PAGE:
January 8, 2013
On December 12, 2012 the California Court of Appeal First District, ruled that violations of a charter city’s municipal law are not deemed violations of state law for the purposes of the statewide whistleblower statute set forth in Labor Code section 1102.5(c). Edgerly v. City of Oakland 2012 WL 6194390, 5 (Cal.App. 1 Dist.) (Cal.App. 1 Dist. 2012).
The Legislature added the “Whistleblower Protection Statute” to the Labor Code by adopting section 1102.5. This section prohibits employers from retaliating against an employee “for refusing to participate in an activity that would result in a violation of state or federal statute, or a violation or noncompliance with a state or federal rule or regulation. (§1102.5(c).) The purpose of section 1102.5(c) is to encourage workplace whistle-blowers to report unlawful acts without fearing retaliation. In contrast to an employee of a private employer, a plaintiff employed by a governmental agency does not need to inform another government agency of the unlawful acts in order to qualify for whistleblower protection.
To establish a case for whistleblower liability, a plaintiff must show that she or she was subjected to adverse employment action after engaging in protected activity and that there was a causal connection between the two. Protected activity is the disclosure of or opposition to a violation of a state or federal statute, or a violation or noncompliance with a state or federal rule or regulation.
In the case at issue, Edgerly, a former city administrator, sued her public employer alleging that the Mayor at the time wrongfully discharged her in retaliation for her refusal to violate the city’s charter, municipal code, and civil service rules and resolutions. In the course of carrying out her duties as city administrator, Edgerly questioned several expense reimbursements requests. These included requests regarding the Mayor’s personal expenditures, including payment of a cellular phone bill for the Mayor’s wife, overtime pay for the Mayor’s driver, and increased utility costs associated with security upgrades at the Mayor’s residence.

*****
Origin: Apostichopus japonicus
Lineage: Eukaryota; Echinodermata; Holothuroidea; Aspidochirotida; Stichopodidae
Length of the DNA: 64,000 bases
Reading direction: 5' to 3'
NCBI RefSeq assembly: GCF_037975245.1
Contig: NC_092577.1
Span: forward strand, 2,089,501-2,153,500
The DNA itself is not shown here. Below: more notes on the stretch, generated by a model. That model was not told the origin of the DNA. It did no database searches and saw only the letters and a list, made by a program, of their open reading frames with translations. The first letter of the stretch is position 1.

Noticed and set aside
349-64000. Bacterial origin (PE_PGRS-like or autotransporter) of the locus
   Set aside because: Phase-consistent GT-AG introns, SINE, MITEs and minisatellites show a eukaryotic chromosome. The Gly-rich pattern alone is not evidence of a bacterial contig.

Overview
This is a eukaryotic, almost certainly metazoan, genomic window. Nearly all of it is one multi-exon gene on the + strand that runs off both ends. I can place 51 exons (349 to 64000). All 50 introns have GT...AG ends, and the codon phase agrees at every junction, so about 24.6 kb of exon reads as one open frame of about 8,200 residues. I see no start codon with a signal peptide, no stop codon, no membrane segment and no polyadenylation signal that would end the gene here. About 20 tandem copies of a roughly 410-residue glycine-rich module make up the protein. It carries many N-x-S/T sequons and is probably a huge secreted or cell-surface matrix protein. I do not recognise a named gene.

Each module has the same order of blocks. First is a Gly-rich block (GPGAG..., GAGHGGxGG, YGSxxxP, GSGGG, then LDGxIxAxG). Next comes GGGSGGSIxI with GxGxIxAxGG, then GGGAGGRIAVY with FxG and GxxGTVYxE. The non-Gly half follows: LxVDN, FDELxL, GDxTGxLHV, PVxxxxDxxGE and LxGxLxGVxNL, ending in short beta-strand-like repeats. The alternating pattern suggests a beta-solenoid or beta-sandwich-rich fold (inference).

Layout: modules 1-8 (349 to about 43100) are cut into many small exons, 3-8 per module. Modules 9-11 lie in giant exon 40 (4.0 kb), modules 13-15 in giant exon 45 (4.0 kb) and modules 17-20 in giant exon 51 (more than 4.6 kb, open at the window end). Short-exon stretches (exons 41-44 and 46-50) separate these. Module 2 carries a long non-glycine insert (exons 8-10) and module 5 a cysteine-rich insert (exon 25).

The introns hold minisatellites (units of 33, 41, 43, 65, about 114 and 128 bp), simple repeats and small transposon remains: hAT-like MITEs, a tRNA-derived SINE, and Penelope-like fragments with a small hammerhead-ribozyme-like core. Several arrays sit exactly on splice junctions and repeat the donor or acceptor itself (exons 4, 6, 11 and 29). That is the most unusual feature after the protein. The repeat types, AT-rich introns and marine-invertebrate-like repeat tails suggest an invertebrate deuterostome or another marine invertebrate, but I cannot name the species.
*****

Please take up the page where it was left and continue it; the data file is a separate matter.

The trial court dismissed the first two causes of action that were based on her refusal to agree to the Mayor’s violations of the City charter. The trial court ruled that Edgerly did not show that the misconduct “would result in a violation of a state statute, rule or regulation.” The trial court overruled the demurrer as to the third cause of action, that Edgerly alleged a violation of state statute – Government Code Section 87100. While the third whistleblower cause of action survived demurrer, the trial court later granted the City’s motion for summary adjudication of the that cause of action because Edgerly failed to produce evidence showing that a state statute was violated.
On appeal, the court was faced with determining whether the scope of section 1102.5 encompassed local laws enacted by charter cities. The Court of Appeal held that Edgerly’s perceived violations of the City’s charter and local rules and ordinances are not within the scope of section 1102.5, and her whistleblower claims fail as a matter of law because state law has provided that a charter city is not required to comply with state wage law and because there is no reason to micromanage the employment practices of a charter city. The Court of Appeal also held that because Edgerly did not show that a single activity fell outside of her general work involvement, Edgerly failed to raise a triable issue of material fact supporting her claim that she engaged in protected activity.
Impact on Public Employers
The Edgerly decision is favorable to public employers, because it reaffirms that a court will not interfere in matters that largely involve internal personnel matters. The Court of Appeal signaled clearly in this case that it does not intend to “micromanag[e] employment practices and create a legion of undeserving protected ‘whistleblowers’ arising from the routine workings and communications of the job site.”